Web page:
Tibetans Oppose the Opening of Qinghai-Tibet Railway
The plan to open the Qinghai-Tibet Railway on July 1 caused an escalation of violent protests by many Tibetans. Exiled Tibetans approached the Chinese Embassy in India to protest against trains leaving for Lhasa. Protesters clambered over iron fences at the embassy entrance and burned the Chinese Communist Party's (CCP) national flag. They scuffled with local police and embassy guards; many demonstrators were arrested. Exiled Tibetan organizations are planning to hold large-scale global demonstrations on July 1 to oppose the opening of the Qinghai-Tibet Railway.
Beijing announced that the Qinghai-Tibet Railway has the potential to help develop Tibet, but dissidents in Tibet say that the railway will bring about unexpected social and economic pressures, and further alienate Tibetans, thus bringing more damage to Tibetan culture.
Beijing Disregards Human Rights and Livelihood
A Tibetan human rights activist said that the Qinghai-Tibet Railway will erode Tibet's traditional culture and destroy the surrounding environment. Tibetans will become more alienated and it will become increasingly difficult to earn their livelihood.
She said, “The Qinghai-Tibet Railway will further damage Tibetans' interests. Today, people have to speak mandarin when finding jobs in Lhasa or other cities and towns of Tibet; migrating Han people have deprived Tibetans of their jobs. Therefore, the economic problems that Tibetans face are becoming worse. After the railway is opened, more Hans will come here and Tibetans will face increasingly severe hardships.”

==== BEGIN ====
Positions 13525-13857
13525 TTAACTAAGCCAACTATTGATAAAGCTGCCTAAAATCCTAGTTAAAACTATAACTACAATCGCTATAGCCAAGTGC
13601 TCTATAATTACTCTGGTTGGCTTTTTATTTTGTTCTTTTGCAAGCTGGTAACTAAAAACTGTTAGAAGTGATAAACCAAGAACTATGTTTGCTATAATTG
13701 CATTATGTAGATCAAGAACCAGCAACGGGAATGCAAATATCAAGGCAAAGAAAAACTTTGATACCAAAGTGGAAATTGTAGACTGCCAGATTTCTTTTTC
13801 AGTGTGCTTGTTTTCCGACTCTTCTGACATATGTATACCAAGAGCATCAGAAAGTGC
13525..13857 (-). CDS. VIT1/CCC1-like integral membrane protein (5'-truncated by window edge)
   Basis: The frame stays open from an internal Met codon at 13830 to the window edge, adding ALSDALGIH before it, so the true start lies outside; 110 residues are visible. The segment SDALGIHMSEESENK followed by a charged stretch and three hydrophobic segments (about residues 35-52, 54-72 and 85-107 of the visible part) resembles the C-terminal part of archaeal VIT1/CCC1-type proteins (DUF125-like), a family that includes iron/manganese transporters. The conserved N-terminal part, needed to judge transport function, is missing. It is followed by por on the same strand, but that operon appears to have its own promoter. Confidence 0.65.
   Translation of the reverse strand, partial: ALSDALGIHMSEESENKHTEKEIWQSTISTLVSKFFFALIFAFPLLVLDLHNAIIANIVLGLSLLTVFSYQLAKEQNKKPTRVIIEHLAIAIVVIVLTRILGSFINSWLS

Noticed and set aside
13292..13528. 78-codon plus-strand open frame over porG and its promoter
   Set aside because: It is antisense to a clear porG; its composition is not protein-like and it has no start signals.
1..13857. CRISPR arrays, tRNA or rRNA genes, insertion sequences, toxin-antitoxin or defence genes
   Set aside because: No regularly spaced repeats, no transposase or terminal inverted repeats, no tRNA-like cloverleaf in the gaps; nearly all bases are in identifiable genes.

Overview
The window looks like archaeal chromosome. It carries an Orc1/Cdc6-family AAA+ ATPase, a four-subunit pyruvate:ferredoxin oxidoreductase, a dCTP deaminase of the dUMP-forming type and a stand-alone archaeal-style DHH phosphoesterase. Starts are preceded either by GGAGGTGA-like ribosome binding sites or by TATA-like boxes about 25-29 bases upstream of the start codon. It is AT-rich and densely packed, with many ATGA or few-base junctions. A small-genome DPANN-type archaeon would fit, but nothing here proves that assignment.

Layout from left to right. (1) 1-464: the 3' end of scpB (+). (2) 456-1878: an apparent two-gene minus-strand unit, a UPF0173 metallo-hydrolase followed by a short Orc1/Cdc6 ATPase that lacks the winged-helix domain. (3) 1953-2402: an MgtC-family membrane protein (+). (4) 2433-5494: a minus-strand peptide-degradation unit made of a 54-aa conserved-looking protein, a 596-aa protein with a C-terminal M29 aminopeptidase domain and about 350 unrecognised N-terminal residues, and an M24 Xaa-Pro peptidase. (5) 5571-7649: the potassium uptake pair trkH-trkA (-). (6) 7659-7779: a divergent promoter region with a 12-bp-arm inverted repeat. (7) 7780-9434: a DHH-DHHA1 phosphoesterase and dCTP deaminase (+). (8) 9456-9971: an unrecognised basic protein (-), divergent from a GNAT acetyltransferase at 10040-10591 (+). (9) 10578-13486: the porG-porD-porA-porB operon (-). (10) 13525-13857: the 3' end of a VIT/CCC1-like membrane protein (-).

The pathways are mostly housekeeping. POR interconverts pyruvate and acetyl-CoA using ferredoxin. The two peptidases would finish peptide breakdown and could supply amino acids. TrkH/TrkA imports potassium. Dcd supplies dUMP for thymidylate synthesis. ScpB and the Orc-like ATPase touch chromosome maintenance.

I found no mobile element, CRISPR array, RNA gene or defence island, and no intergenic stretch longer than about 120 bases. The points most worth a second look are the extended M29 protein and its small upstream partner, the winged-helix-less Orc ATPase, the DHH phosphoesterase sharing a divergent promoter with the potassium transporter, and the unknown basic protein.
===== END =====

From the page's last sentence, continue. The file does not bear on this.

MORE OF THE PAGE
“Since the Chinese Communist Party invaded Tibet in 1950, it has never consulted with Tibetans when drawing up development policies. After carrying out market research, the financial activities increased, but Tibetans' human rights still lacked real improvement. In 2005, there were people in Lhasa imprisoned solely because they watched part of the Dalai Lama's speech. Tibetans need autonomy and improved economic benefits.”
Environmentalists were worried that the Qinghai-Tibet Railway would affect the fragile ecology of the Qinghai-Tibet Plateau and bring about unexpected social and economic pressure on Tibet, known as “the roof of the world.”
The Chinese Communist Party Intends to Control the Military and Obtain Resources
Foreign media and citizens supporting Tibet's autonomy fear that the Chinese communist regime's main intention of constructing the Qinghai-Tibet Railway is for military purposes. It will enable faster deployment of troops to Tibet to ensure the security of Tibet's borders adjoining India and Nepal. The Chinese communist regime also hopes to glean Tibet's rich resources by using the railway. Uranium in Tibet would provide fuel for the regime's plan to develop nuclear energy. Gold and other minerals would be transported to industrial regions along the coast by the railway.
The Qinghai-Tibet Railway, which opens on July 1, will be the highest railway in the world reaching an altitude of 5,072 meters (16640.4 feet). The carriages are pressurized and medical personnel will be on standby in the trains. Each passenger will be equipped with an oxygen mask. The standard fare is 776 Yuan (US$97), whilst the luxury fare is 1,241 Yuan. (US$155.1)